A deranged gunman hides outside the Dakota Apartments ready to ambush a famous musician loved by all. A toxic cloud of exploded shuttle debris and rocket fuel hangs in the cold Florida air. A homeless person huddles inside a cardboard box trying to stay warm. East greets West as a long standing concrete barrier is torn down. A political prisoner is released from prison and soon will become the leader of a great African nation.
Words create visual images, and these visual images impact how we feel about our universe. Television, photographs, virtual images and vivid memories of past experiences create strong associations and emotions within us.
Spoken and inner dialogues reinforce beliefs we have about ourselves, beliefs that can be both positive and negative. These emotions, beliefs and past experiences are contained within our bodies as cellular memories.
We have all experienced a doubting and critical inner voice. The replaying of old tapes that remind us of all the "logical" reasons why we aren't worthy or able to achieve something. If we consistently listen to this voice, we may establish negative beliefs about ourselves. Beliefs that can affect us on a cellular level.
Recalling the events of an accident or trauma no matter how old, will many times create anxiety and uncomfortable physical responses such as clammy hands and feet, a racing heart and feelings of panic.
On the other hand positive memories such as falling in love, or receiving recognition or praise can create calming physical responses and overall feelings of tenderness and well being.
To demonstrate the cellular memory concept take just a moment and allow yourself to think about one of your favorite foods.
As you imagined eating your favorite food you may have salivated or felt your stomach grumble. You could have experienced feelings bordering on delight and comfort. Some of you may have gone in search of something to eat.
Your mouth watered and your stomach growled because in that instant your body couldn't tell the difference between actually eating and the memory of it.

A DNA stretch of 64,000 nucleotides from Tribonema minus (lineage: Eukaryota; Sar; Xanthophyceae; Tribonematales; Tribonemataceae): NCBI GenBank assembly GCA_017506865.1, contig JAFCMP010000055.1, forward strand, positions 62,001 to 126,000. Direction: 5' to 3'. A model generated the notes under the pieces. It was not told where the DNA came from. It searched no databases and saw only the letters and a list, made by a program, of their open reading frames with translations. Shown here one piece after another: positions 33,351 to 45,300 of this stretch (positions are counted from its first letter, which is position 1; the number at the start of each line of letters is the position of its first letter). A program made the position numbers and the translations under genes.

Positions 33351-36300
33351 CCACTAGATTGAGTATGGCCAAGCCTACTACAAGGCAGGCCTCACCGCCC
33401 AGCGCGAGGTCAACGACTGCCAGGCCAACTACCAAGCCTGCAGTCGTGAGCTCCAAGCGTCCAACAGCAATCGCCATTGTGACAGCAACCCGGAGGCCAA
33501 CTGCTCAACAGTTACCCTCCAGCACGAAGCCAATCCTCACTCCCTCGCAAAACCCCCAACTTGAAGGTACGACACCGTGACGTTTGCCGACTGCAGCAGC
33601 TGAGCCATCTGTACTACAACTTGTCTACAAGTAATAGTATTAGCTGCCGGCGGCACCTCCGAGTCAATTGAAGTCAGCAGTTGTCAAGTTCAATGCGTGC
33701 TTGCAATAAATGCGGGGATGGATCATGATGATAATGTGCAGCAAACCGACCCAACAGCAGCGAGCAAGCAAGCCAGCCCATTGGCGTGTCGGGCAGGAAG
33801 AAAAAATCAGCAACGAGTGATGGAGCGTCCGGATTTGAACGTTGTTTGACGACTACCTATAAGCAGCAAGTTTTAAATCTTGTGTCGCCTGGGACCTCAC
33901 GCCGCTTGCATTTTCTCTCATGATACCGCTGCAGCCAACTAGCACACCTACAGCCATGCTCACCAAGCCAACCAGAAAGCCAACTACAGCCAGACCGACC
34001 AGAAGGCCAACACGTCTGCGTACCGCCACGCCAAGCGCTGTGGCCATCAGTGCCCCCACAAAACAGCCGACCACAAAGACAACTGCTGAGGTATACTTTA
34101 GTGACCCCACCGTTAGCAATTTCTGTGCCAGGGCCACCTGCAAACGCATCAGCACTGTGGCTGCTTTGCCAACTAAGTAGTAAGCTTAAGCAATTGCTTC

The same process can be used to imagine or remember a healthy body and mind, to experience positive thoughts and emotions, and to set goals and reframe a negative self image. This association is one aspect of the body/mind connection, and it is very real.
We now know that a relaxed and meditative state can help us to make this transition, and enhance the growth and healing process. But if visualization doesn't work for us, then how do we get there?
Individuals who regularly practice Yoga, Tai Chi, dance, and other physical expressions will tell you that the motion creates a mindset, and the mindset allows the motion.
Simpler activities like soaking in a bath, staring at a crackling fire, walking in nature, working in the garden or just daydreaming can help to trigger the effect.
Ancient shamans, healers and religious leaders used techniques such as the rhythmic beating of drums or sticks, chanting, diet and fasting, massage, fervent prayer, storytelling and imagery to help an individual quiet self doubt and connect the body and mind.
Todays modern practitioners use Healing Touch, Hypnosis, Therapeutic Massage, Reiki and a long list of other descriptive names to help their clients access this meditative state. And still the tools they use are rhythmic beats, chanting, diet, massage, singing, fervent prayer, storytelling and imagery. These tools are all different paths to the same destination, and it's a personal choice as to which one works best.
You may choose to do the work alone, with a friend
or group or with the assistance of a professional practitioner.
When you actively participate in your own growth and healing,
your consciousness shifts and marvelous things can occur.
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